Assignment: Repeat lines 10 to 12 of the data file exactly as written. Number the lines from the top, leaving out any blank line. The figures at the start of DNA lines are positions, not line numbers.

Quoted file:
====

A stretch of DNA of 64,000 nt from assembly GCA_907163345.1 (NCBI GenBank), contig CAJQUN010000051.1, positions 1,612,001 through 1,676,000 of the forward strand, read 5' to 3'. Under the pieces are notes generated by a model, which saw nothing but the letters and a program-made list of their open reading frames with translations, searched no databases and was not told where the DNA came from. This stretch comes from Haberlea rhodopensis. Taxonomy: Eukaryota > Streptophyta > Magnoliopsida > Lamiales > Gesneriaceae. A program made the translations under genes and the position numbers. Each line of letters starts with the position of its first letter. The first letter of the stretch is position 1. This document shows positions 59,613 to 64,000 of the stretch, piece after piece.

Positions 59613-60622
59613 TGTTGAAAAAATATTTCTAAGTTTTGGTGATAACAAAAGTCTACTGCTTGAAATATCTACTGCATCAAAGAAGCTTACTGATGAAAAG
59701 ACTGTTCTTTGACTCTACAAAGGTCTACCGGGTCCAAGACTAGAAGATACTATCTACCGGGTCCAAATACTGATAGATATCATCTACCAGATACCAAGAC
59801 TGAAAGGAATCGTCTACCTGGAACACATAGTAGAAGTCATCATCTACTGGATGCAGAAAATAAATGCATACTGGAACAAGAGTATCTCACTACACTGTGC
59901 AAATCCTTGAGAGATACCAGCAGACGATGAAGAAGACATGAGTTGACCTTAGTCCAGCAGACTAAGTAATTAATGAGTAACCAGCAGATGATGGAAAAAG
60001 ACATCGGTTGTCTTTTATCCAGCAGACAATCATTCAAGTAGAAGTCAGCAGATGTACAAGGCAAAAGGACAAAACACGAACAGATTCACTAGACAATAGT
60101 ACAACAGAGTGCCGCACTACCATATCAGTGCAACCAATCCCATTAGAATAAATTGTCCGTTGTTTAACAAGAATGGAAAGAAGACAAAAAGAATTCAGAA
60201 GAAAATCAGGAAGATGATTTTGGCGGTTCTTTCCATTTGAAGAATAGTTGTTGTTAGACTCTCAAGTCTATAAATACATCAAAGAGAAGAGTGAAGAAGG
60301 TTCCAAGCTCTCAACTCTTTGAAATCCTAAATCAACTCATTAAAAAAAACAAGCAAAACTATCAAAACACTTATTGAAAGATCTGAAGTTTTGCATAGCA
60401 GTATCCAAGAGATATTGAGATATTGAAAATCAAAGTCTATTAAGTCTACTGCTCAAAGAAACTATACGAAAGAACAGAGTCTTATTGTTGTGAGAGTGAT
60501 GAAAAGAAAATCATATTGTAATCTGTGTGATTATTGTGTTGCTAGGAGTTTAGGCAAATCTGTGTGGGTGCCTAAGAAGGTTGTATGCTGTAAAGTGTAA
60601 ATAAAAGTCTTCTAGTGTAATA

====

60301 TTCCAAGCTCTCAACTCTTTGAAATCCTAAATCAACTCATTAAAAAAAACAAGCAAAACTATCAAAACACTTATTGAAAGATCTGAAGTTTTGCATAGCA
60401 GTATCCAAGAGATATTGAGATATTGAAAATCAAAGTCTATTAAGTCTACTGCTCAAAGAAACTATACGAAAGAACAGAGTCTTATTGTTGTGAGAGTGAT
60501 GAAAAGAAAATCATATTGTAATCTGTGTGATTATTGTGTTGCTAGGAGTTTAGGCAAATCTGTGTGGGTGCCTAAGAAGGTTGTATGCTGTAAAGTGTAA